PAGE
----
Pompeo on ICC: U.S. won’t be threatened by a ‘kangaroo court’

Pompeo on ICC: U.S. won’t be threatened by a ‘kangaroo court’

U.S. Secretary of State Department Mike Pompeo has once again lashed out at the International Criminal Court saying it has no business trying to prosecute Americans.

On Saturday, Pompeo reiterated that the U.S. isn’t a party to the Rome Treaty and isn’t subject to ICC jurisdiction.

“We cannot and will not stand by as our people are threatened by a kangaroo court and indeed I have a message to many close allies around the world: your people could be next, especially those from NATO countries who fight terrorism in Afghanistan alongside us,” he told a news conference.

He expressed concerned over what he termed as a threat to Israel saying the ICC is pushing to investigate ‘so-called’ war crimes committed by forces in the West Bank and in the Gaza strip.

The U.S. Secretary noted that Israel has a robust civilian and military system as well as a strong track record of investigating and prosecuting wrongdoing by military personnel.

“It’s clear that the ICC is only putting Israel in its cross hairs for nakedly political purposes. It’s a mockery of justice,” he said.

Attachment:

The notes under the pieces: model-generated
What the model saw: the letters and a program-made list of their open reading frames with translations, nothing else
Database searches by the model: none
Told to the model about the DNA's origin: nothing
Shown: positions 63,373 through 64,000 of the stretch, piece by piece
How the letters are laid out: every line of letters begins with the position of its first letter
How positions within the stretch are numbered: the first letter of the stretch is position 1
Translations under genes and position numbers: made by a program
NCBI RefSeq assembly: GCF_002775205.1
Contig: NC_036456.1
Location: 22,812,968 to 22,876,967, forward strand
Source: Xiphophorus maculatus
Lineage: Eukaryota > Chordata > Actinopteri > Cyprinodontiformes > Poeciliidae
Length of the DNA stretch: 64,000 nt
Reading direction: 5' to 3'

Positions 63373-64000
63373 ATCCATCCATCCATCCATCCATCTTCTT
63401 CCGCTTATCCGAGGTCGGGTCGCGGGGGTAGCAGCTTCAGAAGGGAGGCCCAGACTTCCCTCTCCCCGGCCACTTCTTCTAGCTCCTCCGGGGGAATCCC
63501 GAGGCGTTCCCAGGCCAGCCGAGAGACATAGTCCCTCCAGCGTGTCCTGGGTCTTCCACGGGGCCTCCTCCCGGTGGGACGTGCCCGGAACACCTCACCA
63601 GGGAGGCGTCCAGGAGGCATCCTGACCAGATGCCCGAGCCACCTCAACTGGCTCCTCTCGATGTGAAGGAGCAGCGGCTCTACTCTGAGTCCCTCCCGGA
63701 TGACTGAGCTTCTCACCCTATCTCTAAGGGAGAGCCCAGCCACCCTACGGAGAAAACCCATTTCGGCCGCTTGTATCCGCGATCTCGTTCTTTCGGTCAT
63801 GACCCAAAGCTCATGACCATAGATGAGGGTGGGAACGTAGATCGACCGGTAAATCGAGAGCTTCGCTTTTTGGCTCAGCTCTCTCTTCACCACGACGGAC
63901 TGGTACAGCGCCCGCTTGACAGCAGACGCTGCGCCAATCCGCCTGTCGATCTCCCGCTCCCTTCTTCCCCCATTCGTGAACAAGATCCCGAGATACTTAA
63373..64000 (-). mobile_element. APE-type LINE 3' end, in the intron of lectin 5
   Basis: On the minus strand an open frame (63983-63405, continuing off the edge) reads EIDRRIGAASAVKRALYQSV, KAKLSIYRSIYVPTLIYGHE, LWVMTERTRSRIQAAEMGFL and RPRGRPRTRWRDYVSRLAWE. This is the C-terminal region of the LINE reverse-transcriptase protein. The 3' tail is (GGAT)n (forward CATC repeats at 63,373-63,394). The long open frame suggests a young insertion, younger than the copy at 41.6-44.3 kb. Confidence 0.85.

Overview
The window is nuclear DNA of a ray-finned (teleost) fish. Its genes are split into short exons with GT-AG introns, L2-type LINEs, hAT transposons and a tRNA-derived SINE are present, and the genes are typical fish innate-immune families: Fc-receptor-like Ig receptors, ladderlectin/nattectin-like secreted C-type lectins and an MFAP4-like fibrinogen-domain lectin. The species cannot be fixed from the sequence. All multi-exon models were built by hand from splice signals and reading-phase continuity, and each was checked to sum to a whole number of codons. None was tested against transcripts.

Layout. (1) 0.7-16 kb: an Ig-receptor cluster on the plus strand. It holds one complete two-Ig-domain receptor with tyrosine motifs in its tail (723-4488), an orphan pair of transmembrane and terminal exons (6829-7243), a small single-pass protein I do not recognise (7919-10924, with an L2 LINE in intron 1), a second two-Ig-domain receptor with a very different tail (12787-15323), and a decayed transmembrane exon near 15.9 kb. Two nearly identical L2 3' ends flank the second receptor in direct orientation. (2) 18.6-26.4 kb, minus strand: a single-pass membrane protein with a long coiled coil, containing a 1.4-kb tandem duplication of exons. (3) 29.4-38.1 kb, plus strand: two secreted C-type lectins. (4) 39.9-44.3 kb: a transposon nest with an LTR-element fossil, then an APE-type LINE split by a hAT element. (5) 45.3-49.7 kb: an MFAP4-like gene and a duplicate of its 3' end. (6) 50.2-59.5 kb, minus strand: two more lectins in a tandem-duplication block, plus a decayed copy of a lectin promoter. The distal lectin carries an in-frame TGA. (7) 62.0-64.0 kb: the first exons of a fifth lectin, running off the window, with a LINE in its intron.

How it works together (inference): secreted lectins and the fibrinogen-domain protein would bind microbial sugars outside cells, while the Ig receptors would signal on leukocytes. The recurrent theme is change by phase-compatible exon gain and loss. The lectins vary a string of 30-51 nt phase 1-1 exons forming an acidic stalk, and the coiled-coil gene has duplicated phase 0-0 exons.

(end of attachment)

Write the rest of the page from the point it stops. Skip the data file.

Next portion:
In 2017, the court’s office of the Prosecutor announced its intention to investigate American soldiers for alleged crimes arising from counter-terrorism missions in Afghanistan.

According to Pompeo, the intention is not for a prosecution of justice but for the persecution of Americans.

He said even if the Prosecution were to proceed it would make a mockery of due process as there is no requirement for unanimity in conviction.

According to him, the ICC prosecution can rely on hearsay to obtain a conviction; there is no guarantee of a speedy trial and instead of facing a jury of one’s peers, it is a panel of judges who are not subject to any American accountability.

“We have responded the way any responsible nation must by condemning the investigation, suspending cooperation with the court and denying visas to those directly responsible for going after our personnel,” he said.

The U.S. Secretary was categorical that his government supported growing criticisms and calls to reform the court from countries such as Germany, Japan and the United Kingdom.

He averred that it looked like the ICC would do ‘the right thing’ and ‘kill’ the investigation when the pre-trial chamber unanimously rejected the prosecutor’s request to open the investigation.

“But unfortunately in March the Appeals Chamber overturned that sound judgement and gave the green light to the current investigation effectively eliminating restraint from the prosecutor’s office ability to launch new investigations of Americans and the future,” he said.


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